Print defects are not toner related.
You heard that right! Print defects are not really caused by the laser printer toner but by the laser printer itself and its major components. Considering toner as the culprit sounds like blaming the electrical power supply for the inconvenience of a dark environment, instead of the CFL bulb that has burned out. Toner powder has been precisely formulated to fit particular printing specifications. But once a component breaks down, defects will begin to manifest over the printouts.
Toner Cartridge Related Defects
Toner cartridge malfunction often results in light prints and toner smears over the printout. If there is a problem with the settings tolerance between the doctor blade and developer roller, a lotÂ of laser printer toner spews onto theÂ Organic Photo Receptor (OPC) Drum. This consequently produces toner smears over the output, particularly on the reverse side of the paper. Moreover, inadequate electrical potential fed to the developer roller attracts less toner which results to pale laser prints, similar to a cartridge running low on toner.
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OPC Drum Related Defects
The OPC Drum is a vital laser printer component. Once the drum’s surface succumbs to scratches, a string of print defects can be expected. Defects typically commence with back grounding to getting vertical toner streaks across the printout. Scratches can be the result of excessive wear or the accidental drop of office necessities like staple wires or clips into the laser printer’s mains. Both irregularities will manifest as vertical toner streaks.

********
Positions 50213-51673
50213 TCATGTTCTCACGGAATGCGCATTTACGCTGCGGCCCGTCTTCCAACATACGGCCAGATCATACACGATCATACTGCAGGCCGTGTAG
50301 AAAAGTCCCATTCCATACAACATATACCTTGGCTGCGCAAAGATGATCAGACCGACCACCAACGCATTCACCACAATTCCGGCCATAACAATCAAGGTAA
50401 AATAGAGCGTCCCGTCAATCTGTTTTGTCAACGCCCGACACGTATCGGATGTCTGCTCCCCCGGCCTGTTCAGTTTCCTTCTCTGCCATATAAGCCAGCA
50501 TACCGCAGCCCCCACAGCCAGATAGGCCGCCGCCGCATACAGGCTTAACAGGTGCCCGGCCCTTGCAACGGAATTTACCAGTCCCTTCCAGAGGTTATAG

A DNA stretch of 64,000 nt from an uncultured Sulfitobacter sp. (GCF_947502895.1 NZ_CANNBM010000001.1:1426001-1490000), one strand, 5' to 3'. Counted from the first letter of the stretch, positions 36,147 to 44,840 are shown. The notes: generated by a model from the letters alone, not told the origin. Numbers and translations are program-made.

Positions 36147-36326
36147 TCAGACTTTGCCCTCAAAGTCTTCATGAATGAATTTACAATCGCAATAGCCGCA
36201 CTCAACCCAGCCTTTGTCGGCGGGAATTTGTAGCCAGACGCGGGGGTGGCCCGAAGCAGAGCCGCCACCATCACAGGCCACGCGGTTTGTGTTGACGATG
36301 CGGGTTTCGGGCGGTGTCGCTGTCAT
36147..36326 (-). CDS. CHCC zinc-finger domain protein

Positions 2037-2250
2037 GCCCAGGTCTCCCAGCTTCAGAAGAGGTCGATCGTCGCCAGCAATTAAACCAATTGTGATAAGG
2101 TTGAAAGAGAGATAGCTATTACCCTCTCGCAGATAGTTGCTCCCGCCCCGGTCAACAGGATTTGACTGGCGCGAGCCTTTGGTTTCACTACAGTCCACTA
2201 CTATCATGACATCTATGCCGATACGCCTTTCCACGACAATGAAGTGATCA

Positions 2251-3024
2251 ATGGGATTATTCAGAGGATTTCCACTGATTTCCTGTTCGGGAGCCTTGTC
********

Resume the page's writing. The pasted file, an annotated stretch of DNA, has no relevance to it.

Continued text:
The OPC drum works in tandem with the wiper blade, the latter precisely positioned to clean the OPC Drum of residual toner after every printing cycle. However after some time, the wiper blade may lose its grip on the OPC Drum’s surface to affect its efficiency. When this happens, the OPC Drum will not be completely ridÂ of laser printer toner particles, which in turn produces residual images over the printout.
Fuser Unit Related Defects
The fuser bonds toner particles to paper and utilizes high heat and pressure to complete the process. When toner is properly fused to media, prints will come out crisp, sharp and smear proof. However, when the fuser malfunctions and operates under a low temperature setting, proper bonding will not be achieved to result in printouts that easily flake. On the other hand if the fuser operates under extreme temperature, it could torch paper and turn it brittle. Moreover, the lamp could burnout or the silicon rubber rollers could be damaged, lose form and cause paper jams.
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Next time you encounter irregular prints, remember that it is notÂ laser printer toner related.Â Instead, it’s a sign that a laser printer component has malfunctioned.